fluctuations of Earth’s outer core – Towards a better detection

with ground-based magnetic observations

Asari, S. (1), Wardinski, I. (2)

Kakioka Magnetic Observatory, Ishioka, Japan,

University of Nantes, Nantes, France


Time evolution of

Earth’s fluid outer core may be viewed as a superposition of (1)

rapid perturbations on (2) a slowly growing basic state. Among (1) are

various modes of the hydromagnetic wave. Their characteristic

morphologies and frequencies have been theoretically and numerically

predicted for simple models of the quasi-steady state (2). Detecting

tiny signals due to (1) is important for not just investigating the

rapid core dynamics itself but also constraining (2) from

observations. Precise magnetic measurements by recent satellite

missions after 1999 have made it possible to reliably extract

interannual fluctuations of the core magnetic field (~2 nT/yr at Earth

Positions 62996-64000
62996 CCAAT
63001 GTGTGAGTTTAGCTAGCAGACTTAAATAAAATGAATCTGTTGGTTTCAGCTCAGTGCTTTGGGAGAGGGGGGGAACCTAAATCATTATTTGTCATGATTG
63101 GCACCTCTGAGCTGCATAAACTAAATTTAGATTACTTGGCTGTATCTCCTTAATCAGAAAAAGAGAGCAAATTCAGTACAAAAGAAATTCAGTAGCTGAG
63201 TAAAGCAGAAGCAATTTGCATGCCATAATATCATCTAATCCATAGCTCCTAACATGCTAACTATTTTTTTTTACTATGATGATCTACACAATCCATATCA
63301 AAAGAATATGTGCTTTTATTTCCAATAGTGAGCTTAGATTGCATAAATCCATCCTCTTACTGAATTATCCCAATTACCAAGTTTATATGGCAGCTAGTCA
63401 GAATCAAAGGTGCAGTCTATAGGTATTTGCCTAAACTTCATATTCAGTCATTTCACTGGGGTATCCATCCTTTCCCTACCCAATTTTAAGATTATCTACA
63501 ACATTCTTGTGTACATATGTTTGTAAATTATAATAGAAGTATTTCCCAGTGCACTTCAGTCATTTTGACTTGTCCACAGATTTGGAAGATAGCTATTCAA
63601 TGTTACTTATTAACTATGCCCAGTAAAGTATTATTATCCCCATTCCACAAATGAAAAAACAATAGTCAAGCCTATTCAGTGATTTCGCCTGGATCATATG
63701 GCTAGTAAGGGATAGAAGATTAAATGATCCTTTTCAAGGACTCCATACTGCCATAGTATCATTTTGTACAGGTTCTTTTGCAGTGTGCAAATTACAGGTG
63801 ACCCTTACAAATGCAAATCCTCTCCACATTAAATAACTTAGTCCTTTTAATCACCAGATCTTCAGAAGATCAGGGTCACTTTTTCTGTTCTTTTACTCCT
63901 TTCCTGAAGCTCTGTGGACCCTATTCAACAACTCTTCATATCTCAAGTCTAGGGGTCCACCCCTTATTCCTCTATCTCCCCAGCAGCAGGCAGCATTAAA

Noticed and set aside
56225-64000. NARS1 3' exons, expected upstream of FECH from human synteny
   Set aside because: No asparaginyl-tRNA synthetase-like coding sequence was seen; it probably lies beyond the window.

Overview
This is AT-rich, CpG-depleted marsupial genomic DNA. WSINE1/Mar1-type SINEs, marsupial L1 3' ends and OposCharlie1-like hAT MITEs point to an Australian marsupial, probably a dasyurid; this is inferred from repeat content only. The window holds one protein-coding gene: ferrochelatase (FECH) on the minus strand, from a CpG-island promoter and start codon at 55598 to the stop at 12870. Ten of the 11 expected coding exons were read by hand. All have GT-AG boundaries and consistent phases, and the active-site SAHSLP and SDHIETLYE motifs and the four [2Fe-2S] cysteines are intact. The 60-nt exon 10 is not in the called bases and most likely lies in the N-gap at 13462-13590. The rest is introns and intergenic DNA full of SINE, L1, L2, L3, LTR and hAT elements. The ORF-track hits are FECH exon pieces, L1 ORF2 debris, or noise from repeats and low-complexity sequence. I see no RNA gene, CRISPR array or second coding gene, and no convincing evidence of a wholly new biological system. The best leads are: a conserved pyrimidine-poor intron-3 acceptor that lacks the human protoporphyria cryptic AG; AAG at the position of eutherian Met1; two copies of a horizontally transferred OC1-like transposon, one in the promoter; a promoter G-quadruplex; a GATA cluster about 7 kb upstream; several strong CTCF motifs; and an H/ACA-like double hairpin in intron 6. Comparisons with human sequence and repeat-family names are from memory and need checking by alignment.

surface). These imply a presence of the 6-year torsional Alfven waves,

which is supported as well by the corresponding oscillation in the

length-of-day (LOD) observation extending back to the early 1960s.

Here we investigate detectability of the interannual core fluctuations

without using satellite magnetic observations. A temporally continuous

magnetic model C3FM2.x is developed alone from ground-based monthly

mean data available for 1957.0-2015.4. C3FM2.x is then inverted for a

core flow model, in order to evaluate its rapid fluctuations after

1999 by comparing them with those of a flow model based on CHAOS-6.x5,

the latest satellite magnetic model. According to temporal behaviors

of the core angular momentum (CAM), C3FM2.x is of as much use as the

satellite model for inferring at least the phase of the 6-year

variation. The 6-year CAM variations calculated from the two flow

models are both coherent with the observed LOD oscillation. They are

even consistent with an anomalous LOD periodicity after 2010. C3FM2.x

is expected to provide comparable performance prior to the recent

satellite-era, in view of its dataset distributed roughly evenly in

time. For a further optimization of the ground-based model,

nevertheless, it is absolutely necessary to maximally eliminate

interannual signals from the magnetospheric currents, which we think

still contaminate C3FM2.x. A careful strategy for dataset cleaning

needs to be applied, for instance, by using the Dst index or its

alternative indices recently proposed.